The beaches of North and South Carolina between
Wilmington and Myrtle Beach — known as The Grand Strand — birthed one of the longest-lasting dance steps in modern times, leaving an indelible mark on the culture and history of both states. Now half a century since its creation, the Carolina Shag still entices and entertains generations of Americans.
However, Columbia also played a surprisingly pivotal role in the early development of the shag before it was polished into its current form on the beach. During the 1930s, three students from the University of South Carolina asked for admission to an African-American dance hall called the Big Apple Club, which was the former House of Peace Synagogue located on Park Street in Columbia. The young white men were permitted to sit in the balcony and observe the lively crowd. They returned the following week with more bystanders to watch “Big Apple” dancing and eventually developed their own style of the dance they named the “Little Apple” out of respect for the African-American form.
Swing dance evolved from Little Apple into “Carolina Jitterbug” during the 1940s, then “Carolina Shag” in the late 1940s and throughout the 1950s. The final stage of evolution for what is now the Carolina Shag occurred in the beachfront pavilions of South Carolina and North Carolina, providing a strong and nostalgic association with a particular style of ’50s doo-wop sound called “beach music.” Though the steps and moves of the Carolina Shag developed in South Carolina, its name was coined from its prolific use in the dance halls of North Carolina, which leads to confusion and debate over which state has legitimate claim over its true origin. In 1984, South Carolina established Carolina Shag as the state’s official dance in acknowledgment of its significant cultural impact on the state, also ensuring its survival.
Regardless of which Carolina professes dominion over the dance’s creation, the basic six-count step of the Carolina Shag has been mostly the same, and it can be danced to any style of music with a matching beat, making it versatile and timeless. At its essence, the Carolina Shag is a two-person, male-led dance utilizing some basic steps while offering room for spontaneity.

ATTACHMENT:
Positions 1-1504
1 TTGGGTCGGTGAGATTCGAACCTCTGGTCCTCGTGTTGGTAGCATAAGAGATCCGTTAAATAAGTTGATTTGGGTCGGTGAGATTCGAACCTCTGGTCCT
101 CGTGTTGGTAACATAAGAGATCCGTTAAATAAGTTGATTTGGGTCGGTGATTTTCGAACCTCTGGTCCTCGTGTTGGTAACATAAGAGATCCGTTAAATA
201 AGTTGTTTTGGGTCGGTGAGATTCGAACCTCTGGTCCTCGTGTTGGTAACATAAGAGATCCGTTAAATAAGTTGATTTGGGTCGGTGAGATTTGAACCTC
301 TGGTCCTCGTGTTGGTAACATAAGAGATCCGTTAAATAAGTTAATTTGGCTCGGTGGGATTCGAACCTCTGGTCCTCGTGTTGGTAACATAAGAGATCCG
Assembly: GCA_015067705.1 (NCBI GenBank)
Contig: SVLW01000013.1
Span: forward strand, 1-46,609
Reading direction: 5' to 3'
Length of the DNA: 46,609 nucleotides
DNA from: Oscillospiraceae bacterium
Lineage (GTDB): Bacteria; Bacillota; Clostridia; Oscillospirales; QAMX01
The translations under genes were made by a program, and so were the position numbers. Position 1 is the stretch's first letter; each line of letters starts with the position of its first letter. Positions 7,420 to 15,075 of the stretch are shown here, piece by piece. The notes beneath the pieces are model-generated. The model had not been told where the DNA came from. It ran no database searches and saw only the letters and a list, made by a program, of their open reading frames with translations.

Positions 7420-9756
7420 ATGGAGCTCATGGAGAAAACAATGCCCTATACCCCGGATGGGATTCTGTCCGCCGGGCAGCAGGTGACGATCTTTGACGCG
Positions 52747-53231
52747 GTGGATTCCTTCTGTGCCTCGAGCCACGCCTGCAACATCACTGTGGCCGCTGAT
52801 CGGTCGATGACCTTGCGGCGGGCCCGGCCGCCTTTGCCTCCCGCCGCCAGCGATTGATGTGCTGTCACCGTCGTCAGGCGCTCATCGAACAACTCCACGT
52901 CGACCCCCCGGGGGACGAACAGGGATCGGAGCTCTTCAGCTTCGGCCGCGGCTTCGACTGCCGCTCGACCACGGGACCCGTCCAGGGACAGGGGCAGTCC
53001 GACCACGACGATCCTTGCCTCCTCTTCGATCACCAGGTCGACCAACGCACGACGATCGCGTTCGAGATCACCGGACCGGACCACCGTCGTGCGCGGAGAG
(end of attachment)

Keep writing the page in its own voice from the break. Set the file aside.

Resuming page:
“Bobby, my husband, and I went ‘shagging’ one night, and I remember hearing [pop artist] Meghan Trainor and thinking that her music was not one of the traditional shag songs,” says Julia Haas, who picked up shagging just a few years ago. She is far more experienced now and enjoys how the Carolina Shag can be danced to any six count song.
Julia’s first encounter with the Carolina Shag happened at Ocean Drive Pavilion in North Myrtle Beach. She was interested in learning but did not take it up for several years. With her interest piqued, she and Bobby enrolled in a class and have not looked back. They met fellow shaggers through a Society of Stranders event in North Myrtle Beach soon after they finished learning their basic shag steps. After seeing some of the more advanced shaggers, Julia says, “We thought we knew how to shag dance, but soon realized we still had lots to learn!” Since joining a local group in Columbia, the couple has found dear friends they would not have known otherwise. “We’ve met lots of wonderful people through the shag community, and I recently hosted a holiday party with the folks we’ve met through doing this. It’s a culture, not just a dance.”
Shag dancing also has a competitive format, allowing shaggers to test their skills against one another to see who has the best moves. Though Julia and her husband enjoy shag dancing purely for pleasure, Conrad, their teenage son, became involved at a competitive level. “Bobby and I have no desire to shag dance competitively, but Conrad enjoys that aspect of it a lot,” Julia says.
Due to the longevity and adaptability of shag dancing, it possesses an uncanny ability to bridge gaps between generations and skill levels. The dance has encouraged lifelong friendships, providing participants with a healthy way to forget about differences or troubles.
“It crosses so many barriers,” Julia says. “You’ll see people in their 20s shag dancing with people in their 60s. Folks of different ethnic backgrounds will be there, too. It’s just wholesome fun, and the innocence of it takes me back in time.” Julia also notes that people as young as 8 years old to upwards of 80-plus shag.
Sounds as though everyone could stand to do a little shag dancing once in a while.